Got a Springtime cold, and it’s a whopper! It started coming on Sunday morning during the message. It’s rare that the congregation and I get sick at the same time. While I was making them sick preaching, I got sick. Sounds only fair.
I was home on Monday and Tuesday, except that Tuesday evening I helped lead DivorceCare. On Wednesday I went into the office midmorning and stayed until I went to teach my evening course at Eastern Nazarene College. My voice gave out 30 minutes into the four hour course. It was a long night!!! And now it’s early Thursday morning, and I can’t sleep with my stuffy head and sore throat.
On Monday and Tuesday I began reading Anne Lamott’s Plan B and Freud: Inventor of the Modern Mind.I enjoy Lamott because she does a great job expressing how uneven the life of Christ-following is. She is about as far away from my fundamentalist upbringing as anyone could be. At times she makes me wonder if we are actually in the same camp. But she says things that makes me think she understands how frustrating this life of faith can be and how exasperated I can be – will I ever get it right? She expresses brokenness in the most creative of ways.
She writes of her mother this way.
I’ve spent my whole life trying to get over having had Nikki for a mother, and I have to say that from day one after she died, I liked haivng a dead mother much more than having an impossible one…I prayed to forgive her but didn’t – for staying in a fever dream of a marriage, for fanatically pushing her children to achieve, for letting herself go from great beauty to hugely overweight woman in dowdy clothes and sloppy mask makeup. It wasn’t black and white. I really loved her, and took great care of her, and was proud of some heroic things she had done with her life. She had put herself through law school, fought the great good fights for justice and civil rights, marched against the Vietnam war. But she was like someone who had broken my leg, and my leg healed badly, and I would limp forever. I couldn’t pretend she hadn’t done extensive damage – that’s called denial. But I wanted to dance anyway, even with a limp. I know forgiveness is a component of freedom, yet I couldn’t, even after she died, grant her amnesty. Forgiveness means it finally becomes unimportant that you hit back. You’re done. It doesn’t necessarily mean you want to have lunch with this person. If you keep hitting back, you stay trapped in the nightmare-which is a tiny problem with our Israeli and Palestinian friends. And I guess I wasn’t done.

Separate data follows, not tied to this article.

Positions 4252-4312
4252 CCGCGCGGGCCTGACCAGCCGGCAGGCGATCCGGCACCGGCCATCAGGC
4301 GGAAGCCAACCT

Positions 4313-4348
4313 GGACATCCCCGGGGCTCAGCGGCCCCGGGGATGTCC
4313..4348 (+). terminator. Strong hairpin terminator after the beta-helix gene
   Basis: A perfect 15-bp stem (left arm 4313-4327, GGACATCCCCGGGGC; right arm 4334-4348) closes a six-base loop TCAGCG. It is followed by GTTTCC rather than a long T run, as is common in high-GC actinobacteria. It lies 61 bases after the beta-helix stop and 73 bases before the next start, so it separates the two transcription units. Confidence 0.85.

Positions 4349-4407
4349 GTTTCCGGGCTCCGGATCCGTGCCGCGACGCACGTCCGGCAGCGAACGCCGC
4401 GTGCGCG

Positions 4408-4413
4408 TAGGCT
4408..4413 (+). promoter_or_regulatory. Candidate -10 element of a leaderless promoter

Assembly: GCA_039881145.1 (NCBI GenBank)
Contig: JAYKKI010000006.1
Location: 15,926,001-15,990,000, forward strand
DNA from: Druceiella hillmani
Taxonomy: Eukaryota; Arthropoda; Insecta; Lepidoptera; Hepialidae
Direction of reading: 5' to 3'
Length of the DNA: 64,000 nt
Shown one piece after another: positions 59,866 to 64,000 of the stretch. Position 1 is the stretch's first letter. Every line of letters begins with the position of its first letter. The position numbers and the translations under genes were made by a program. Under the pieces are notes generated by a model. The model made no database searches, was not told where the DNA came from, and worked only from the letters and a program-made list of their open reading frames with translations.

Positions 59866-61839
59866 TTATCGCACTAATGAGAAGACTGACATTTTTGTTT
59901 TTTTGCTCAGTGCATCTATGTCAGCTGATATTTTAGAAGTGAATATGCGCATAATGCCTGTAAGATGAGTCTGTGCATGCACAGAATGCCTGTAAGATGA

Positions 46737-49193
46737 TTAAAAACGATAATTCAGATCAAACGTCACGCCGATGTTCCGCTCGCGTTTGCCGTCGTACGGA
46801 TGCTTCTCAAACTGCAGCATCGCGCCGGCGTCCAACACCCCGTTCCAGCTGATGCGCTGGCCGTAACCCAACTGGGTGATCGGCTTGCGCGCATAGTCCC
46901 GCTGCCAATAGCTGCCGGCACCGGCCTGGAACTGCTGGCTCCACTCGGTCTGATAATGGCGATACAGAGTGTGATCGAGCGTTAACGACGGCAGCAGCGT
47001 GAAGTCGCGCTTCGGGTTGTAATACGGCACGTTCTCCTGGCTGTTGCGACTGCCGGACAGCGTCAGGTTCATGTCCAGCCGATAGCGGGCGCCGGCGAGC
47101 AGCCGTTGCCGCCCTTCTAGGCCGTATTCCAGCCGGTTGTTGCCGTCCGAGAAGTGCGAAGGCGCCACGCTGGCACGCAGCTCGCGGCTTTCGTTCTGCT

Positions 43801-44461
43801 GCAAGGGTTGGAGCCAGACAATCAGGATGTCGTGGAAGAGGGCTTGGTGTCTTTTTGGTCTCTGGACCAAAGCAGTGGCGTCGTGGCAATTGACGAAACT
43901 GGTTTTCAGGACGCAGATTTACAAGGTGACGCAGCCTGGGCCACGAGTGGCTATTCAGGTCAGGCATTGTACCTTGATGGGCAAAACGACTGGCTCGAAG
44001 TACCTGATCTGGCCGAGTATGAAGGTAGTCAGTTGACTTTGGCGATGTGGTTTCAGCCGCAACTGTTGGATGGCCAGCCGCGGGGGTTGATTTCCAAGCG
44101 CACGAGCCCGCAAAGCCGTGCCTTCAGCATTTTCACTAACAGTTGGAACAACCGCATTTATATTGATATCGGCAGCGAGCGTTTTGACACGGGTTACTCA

Again she writes:
Grace means you’re in a different universe from where you had been stuck, when you had absolutely no way to get there on your own.
One secret of life is that the reason life works at all is that not everyone in your tribe is nuts on the same day. Another is that laughter is carbonated holiness.
She curses a bit, and I don’t mean using the word “darn.” John MacArthur she isn’t. And the Billy Graham organization isn’t going to invite her to speak at a conference. (Though a lot of the BG people will have her book in their briefcases, safely hidden under their big Bibles). When “ten-easy-steps-Christianity” gets a bit too much for me and the Christian speaking circuit is filled with impossibly holy people who for some reason seem terribly oppressed to me, Anne Lamott is a good antidote.
She has a new book just out titled Grace (Eventually): Thoughts on Faith. I have put a hold onto it through the library so at some point here they’ll have it for me.
As to the book of Freud, I picked it up because I do some teaching on Freud in my class on philosophy. Both Freud and Darwin dominate the landscape of twentieth century thought. Darwin at the level of biology and Freud at the level of the “spiritual” sought to give an explanation of mankind without a God hypothesis. And by and large our culture has bought in. Freud called religion the universal neurosis of mankind. In other words, religion makes people sick. But we have a love-hate relationship with Freud and increasingly many of his ideas are passing from the scene. Publisher’s Weekly reviews the book this way:
Looking closely at Freud’s approach to specific patients and revisiting some of his lesser-known publications (including a vigorous campaign in support of cocaine as a mood-enhancer and anesthetic), Kramer finds in this irreverent biography a man who “displayed bad character in the service of bad science.” Kramer’s task is a difficult one, in large part because, in anticipation of his own legacy, Freud began destroying his personal documents at an early age. It’s this kind of hubris (“as for the biographers … we have no desire to make it too easy for them”) which enabled him to hide the fact that he was “more devious and less original than he made himself out to be;” it also makes him a fascinating subject. Kramer is careful to give Freud’s major contributions-including the recognition that symptoms can “reveal hints of thoughts and feelings pushed out of awareness” and that psychoanalysis’s unfettered exploration of the subconscious can offer patients a haven for exploring otherwise repressed thoughts-their due. But he is unsparing in his assessment of Freud’s errors in judgment: “there is a disturbing consistency in Freud’s indifference to inconvenient facts. … he bullied his patients and misrepresented his results.”
Peter Kramer is best known for his book Listening to Prozac. He is a psychiatrist in Providence, RI, ready to take on some of the sacred cows of the mental health profession.
By the way, Ben, my youngest son, is going to accept the offer from the Univ of California-Santa Barbara to do his PhD work in material sciences. He showed me a picture of his campus and pointed out his lab building, which is directly by the seashore. He can literally walk out of the building onto the beach. Not bad!!!!
Jon is having cadaver lab work at the University of Chicago. It keeps things interesting, for sure.